incrimination; due process of law; right to speedy, public trial; change of venue,” and states as
That in all criminal prosecutions, the accused has a right to be heard by himself
and counsel, or either; to demand the nature and cause of the accusation; and to
have a copy thereof; to be confronted by the witnesses against him; to have
compulsory process for obtaining witnesses in his favor; to testify in all cases, in
his own behalf, if he elects so to do; and, in all prosecutions by indictment, a
speedy, public trial, by an impartial jury of the county or district in which the
offense was committed; and he shall not be compelled to give evidence against
himself, nor be deprived of life, liberty, or property, except by due process of law;
but the legislature may, by a general law, provide for a change of venue at the
instance of the defendant in all prosecutions by indictment, and such change of
venue, on application of the defendant, may be heard and determined without the
personal presence of the defendant so applying therefor; provided, that at the time
of the application for the change of venue, the defendant is imprisoned in jail or
some legal place of confinement.
Ala. Const. Art. I, § 6.
Section 7 is captioned “Accusation, arrest and detention; punishment limited to laws
established prior to offense,” and states as follows:
That no person shall be accused or arrested, or detained, except in cases
ascertained by law, and according to the form which the same has prescribed; and
no person shall be punished but by virtue of a law established and promulgated
prior to the offense and legally applied.
Ala. Const. Art. I, § 7.
Either section may form the basis for various state law claims, e.g., false imprisonment,
false arrest, or malicious prosecution. However, Dixon has failed to allege any of these state
law claims. His conclusory allegation that his rights under the Alabama Constitution have
been violated is not sufficient to state a claim or a cause of action but instead is simply his legal
conclusion. Ashcroft v. Iqbal, 129 S. Ct. 1937, 1949 (2009) (“the tenet that a court must accept
as true all of the allegations contained in a complaint is inapplicable to legal conclusions”).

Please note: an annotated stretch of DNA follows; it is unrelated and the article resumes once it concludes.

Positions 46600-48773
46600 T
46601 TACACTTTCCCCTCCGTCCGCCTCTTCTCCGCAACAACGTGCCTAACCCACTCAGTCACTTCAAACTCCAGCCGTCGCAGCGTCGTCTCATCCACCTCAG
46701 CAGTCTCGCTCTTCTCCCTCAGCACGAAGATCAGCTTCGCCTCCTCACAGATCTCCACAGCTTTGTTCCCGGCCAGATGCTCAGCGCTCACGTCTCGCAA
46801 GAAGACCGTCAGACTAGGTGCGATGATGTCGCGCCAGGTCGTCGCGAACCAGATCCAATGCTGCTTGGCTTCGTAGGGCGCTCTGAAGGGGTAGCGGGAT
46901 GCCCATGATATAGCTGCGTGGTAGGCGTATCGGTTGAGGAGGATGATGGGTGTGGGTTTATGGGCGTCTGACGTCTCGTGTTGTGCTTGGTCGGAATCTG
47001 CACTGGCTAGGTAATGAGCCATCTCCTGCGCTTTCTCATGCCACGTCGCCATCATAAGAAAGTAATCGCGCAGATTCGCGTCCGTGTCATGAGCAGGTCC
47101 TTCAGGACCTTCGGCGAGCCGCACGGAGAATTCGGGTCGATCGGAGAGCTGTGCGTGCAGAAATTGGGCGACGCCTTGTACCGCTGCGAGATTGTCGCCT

The complaint alleges that E.N.N. “was taken into custody, placed with DHR, and
deprived of her rights under the Fourteenth Amendment of the United States Constitution to due
process of law. Plaintiff was forced during this period of confinement to be without the love and
support of her parents and has suffered mental anguish as a result of their conduct . . .” (Doc .1-1
at 2, ¶ 11). DHR is not a defendant to this action. Therefore, whatever issues that may have
arisen after custody of E.N.N. was turned over to DHR are not at issue.
To the extent E.N.N. contends that her rights were infringed while she was in the custody
of the Selma police department, the Court finds that the officers acted reasonably in securing the
child while her parents were being arrested, that her rights were not infringed, and that the
officers are entitled to qualified immunity regardless. Cf. Matheny v. Boatright, 970 F. Supp.
1039, 1043-46 (S.D. Ga. 1997) (In holding that “police officers have a duty, in certain
circumstances, not to abandon children who are entrusted to the care of an arrestee or passengers
who are relying on an arrestee for transportation[,]” the court found that an arrestee’s minor
children were not deprived of their rights under the Fourth and Fourteenth Amendments when
they were taken by the police to a detention facility along with the arrestee, when no other
caregiver was present or reasonably reachable at the time of the arrest); Cherrington v. Skeeter,
344 F.3d 631, 635-42 (6th Cir. 2003) (When minor child was held by police along with arrestee
mother for 24 hours without being allowed to leave, officers were entitled to qualified immunity
as to minor’s § 1983 claims.). Because E.N.N. suffered no constitutional deprivation due to the
officers’ actions, the City of Selma is therefore also not liable to E.N.N. Even assuming E.N.N.
had suffered a constitutional deprivation, however, she has failed to identify a policy or custom
of the city which would have lead to such a deprivation. See Monell, supra, 436 U.S. at 691.
Finally, for the reasons stated in Section IV(A)(2)(c), supra, the Court finds that E.N.N. has also
failed to allege any state law claims. Therefore, Defendants are entitled to summary judgment in
their favor as to E.N.N.’s claims.
For the abovementioned reasons, the Court finds that there is no genuine issue of material
fact and Defendants are entitled to judgment as a matter of law on all claims. Accordingly, it is
ORDERED that Defendants’ Motion for Summary Judgment (Doc. 16) is GRANTED.
Judgment shall be entered by separate document as provided in Rule 58 of the Federal
Rules of Civil Procedure.
DONE and ORDERED this the 11th day of July, 2011.
/s/ Kristi K. DuBose
KRISTI K. DuBOSE
UNITED STATES DISTRICT JUDGE